Their ultimate goal is the full revival of the fisheries industry through a management style operation that would help young people carry this forward in a thorough manner, create a richer fisheries industry and increase catches by at least 20% of what they were before the disaster.
According to Toru Takahashi, 99% of marine species can be caught but the radioactivity levels of catches are assiduously tested to ensure safety. Stringent testing regimes are in place that bans the sale of any seafood found to contain more than 50Bq, with time required to lift them.
Having spent the past eight years working tirelessly to rebuild, Fukushima’s fishing industry is also confronting yet another menace – the increasing likelihood that radioactive water accumulated at the nuclear power plant will be dumped into the ocean. For Toru Takahashi, this is a huge concern. Although the water is treated, the system in place does not filter out tritium, a radioactive hydrogen isotope.
‘Politicians and scientists say that this water must be released but it’s easy for them to spit out words like that. Before they do anything, I would like them to carry out on-site investigations, conduct scientific analyses and also experiments that will determine the impact on the ecosystem and marine species,’ he said.
‘I also want them to take the time to find out to what extent tritium must be diluted so there is no negative impact on the ocean. Only when they have been fully understood by representatives and scientists in different countries, who are sharing information with the rest of the world, should they make a decision.’
He hopes that even if the water is dumped into the ocean, the government will fulfil its responsibility by continuing to investigate the sea around Fukushima and neighbouring prefectures thoroughly, before taking swift action once figures have been determined.
But, he says, there are some verifications of safety.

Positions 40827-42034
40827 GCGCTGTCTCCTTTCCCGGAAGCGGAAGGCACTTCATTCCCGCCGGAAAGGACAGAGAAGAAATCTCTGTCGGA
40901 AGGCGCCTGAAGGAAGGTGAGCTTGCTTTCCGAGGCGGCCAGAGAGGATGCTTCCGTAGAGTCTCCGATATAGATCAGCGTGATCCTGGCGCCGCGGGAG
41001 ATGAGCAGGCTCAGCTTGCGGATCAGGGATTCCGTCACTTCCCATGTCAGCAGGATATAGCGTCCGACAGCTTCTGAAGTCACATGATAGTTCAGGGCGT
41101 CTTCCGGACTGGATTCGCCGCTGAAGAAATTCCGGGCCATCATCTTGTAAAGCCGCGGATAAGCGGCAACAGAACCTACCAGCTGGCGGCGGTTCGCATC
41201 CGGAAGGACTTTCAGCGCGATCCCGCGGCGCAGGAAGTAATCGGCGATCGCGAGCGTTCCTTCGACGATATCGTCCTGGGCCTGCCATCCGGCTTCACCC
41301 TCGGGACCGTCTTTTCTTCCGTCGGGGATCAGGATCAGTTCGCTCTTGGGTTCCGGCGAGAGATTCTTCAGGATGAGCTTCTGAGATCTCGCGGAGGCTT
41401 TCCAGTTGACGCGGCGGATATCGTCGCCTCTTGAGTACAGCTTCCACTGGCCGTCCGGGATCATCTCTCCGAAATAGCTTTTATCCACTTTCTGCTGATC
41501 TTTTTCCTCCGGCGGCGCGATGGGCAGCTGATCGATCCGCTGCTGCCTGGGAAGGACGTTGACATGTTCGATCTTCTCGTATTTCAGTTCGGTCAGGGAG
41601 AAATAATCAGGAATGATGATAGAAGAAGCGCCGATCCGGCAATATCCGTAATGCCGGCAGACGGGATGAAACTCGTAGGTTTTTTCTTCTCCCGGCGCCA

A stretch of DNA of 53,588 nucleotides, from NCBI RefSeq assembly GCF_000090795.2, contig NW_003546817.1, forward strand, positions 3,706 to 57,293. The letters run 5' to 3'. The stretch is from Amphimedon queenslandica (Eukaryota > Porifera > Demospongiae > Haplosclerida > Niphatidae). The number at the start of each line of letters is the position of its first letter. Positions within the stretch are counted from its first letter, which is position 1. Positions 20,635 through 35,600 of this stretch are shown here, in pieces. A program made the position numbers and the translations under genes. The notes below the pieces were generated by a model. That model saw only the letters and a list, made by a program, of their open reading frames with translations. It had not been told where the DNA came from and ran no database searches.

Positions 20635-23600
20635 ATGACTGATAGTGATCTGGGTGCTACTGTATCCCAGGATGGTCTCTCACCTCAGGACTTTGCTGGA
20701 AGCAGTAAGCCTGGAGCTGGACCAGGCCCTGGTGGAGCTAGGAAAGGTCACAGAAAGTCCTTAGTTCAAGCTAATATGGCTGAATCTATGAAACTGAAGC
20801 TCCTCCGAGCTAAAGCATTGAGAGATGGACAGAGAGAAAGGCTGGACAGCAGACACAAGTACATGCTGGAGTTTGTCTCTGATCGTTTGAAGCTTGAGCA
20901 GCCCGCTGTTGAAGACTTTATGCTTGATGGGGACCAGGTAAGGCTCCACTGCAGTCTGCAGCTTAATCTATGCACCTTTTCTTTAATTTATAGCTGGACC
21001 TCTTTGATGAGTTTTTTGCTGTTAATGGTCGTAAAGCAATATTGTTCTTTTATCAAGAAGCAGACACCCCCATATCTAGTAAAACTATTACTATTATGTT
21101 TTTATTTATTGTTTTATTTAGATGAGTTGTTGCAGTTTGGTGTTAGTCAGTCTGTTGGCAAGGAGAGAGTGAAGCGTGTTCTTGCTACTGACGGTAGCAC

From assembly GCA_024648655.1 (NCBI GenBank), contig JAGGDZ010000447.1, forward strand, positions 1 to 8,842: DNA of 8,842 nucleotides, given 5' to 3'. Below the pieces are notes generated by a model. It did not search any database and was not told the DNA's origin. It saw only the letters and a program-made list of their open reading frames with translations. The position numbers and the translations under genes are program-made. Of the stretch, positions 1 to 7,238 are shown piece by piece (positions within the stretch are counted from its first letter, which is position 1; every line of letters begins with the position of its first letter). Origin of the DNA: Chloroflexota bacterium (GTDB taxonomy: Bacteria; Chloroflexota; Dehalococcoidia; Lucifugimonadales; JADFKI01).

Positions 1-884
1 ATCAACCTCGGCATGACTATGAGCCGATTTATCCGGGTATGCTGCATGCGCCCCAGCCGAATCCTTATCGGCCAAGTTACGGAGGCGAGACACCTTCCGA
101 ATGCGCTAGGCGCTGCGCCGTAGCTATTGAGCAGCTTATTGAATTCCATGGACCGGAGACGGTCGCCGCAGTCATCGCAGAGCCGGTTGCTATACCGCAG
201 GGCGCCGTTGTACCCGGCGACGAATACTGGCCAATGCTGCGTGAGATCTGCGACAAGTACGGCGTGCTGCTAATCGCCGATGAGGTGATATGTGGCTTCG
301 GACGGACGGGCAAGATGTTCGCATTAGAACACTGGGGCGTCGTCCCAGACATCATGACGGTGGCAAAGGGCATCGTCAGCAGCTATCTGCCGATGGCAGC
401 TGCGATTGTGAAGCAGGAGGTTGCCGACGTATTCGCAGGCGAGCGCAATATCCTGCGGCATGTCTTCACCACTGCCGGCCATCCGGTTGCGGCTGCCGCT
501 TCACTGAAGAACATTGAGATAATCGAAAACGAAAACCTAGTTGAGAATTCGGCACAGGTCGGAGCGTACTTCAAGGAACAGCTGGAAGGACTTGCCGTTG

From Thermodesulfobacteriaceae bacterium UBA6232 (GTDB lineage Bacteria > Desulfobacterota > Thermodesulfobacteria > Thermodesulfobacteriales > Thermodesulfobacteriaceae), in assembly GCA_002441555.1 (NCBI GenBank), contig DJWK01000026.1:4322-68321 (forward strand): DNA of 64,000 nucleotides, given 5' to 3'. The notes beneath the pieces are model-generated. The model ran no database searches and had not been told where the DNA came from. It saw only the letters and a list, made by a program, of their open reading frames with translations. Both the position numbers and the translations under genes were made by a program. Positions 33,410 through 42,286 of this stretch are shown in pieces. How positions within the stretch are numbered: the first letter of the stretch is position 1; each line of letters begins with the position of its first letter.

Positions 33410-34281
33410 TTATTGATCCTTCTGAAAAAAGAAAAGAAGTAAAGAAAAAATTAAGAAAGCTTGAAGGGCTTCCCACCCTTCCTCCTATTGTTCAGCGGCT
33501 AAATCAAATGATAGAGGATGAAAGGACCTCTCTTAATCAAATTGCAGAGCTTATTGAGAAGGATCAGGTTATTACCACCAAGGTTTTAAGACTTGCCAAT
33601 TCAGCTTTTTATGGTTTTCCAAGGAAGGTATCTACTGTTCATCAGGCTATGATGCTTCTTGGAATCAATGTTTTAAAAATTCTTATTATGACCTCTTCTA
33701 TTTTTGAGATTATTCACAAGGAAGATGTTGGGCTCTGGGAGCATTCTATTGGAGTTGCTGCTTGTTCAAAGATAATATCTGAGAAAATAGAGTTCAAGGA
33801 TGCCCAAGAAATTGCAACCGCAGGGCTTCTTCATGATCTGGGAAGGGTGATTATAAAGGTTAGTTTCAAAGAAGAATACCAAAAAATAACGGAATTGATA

‘Apart from areas around the nuclear power plant, the level of contamination has decreased,’ he said.
‘The degree of danger has also declined considerably and there is no difference now between Fukushima and other prefectures. Air contamination is also said to be lower here than in areas of Kansai and further south of Japan.’
Despite this, and numerous PR activities, Toru Takahashi says that consumers, especially the younger generation, are moving away from fish, while families with small children avoid Fukushima produce.
‘The reality is that if our products and those from other prefectures are put on display at the same price, consumers will choose those from other prefectures,’ he said.
Toru Takahashi, Masaru Ono and others throughout Fukushima have vowed to continue their fight. Despite the decontamination efforts and opening of all the prefecture’s ports, many challenges still need to be addressed, including rebuilding people’s trust. They hope that one day, people from outside Japan will visit Fukushima and see the situation for themselves.
‘Our fish are shipped following the most rigorous checks,’ Toru Takahashi said.
‘I really want to know why countries that criticise us don’t try to understand this. I’d like to ask such countries whether they would work as hard as us if something similar happened to them. My message to readers of this story is this – instead of believing what you read or see on screen, please visit us and determine things for yourself. Then tell people what you have discovered. Reporting that is always based on rumours leads to even more harmful rumours.’
‘The results of radiation checks on Fukushima seafood are being published,’ Masaru Ono said.
‘I would like readers to judge these calmly and objectively, and of course I would love them to try seafood from Fukushima.’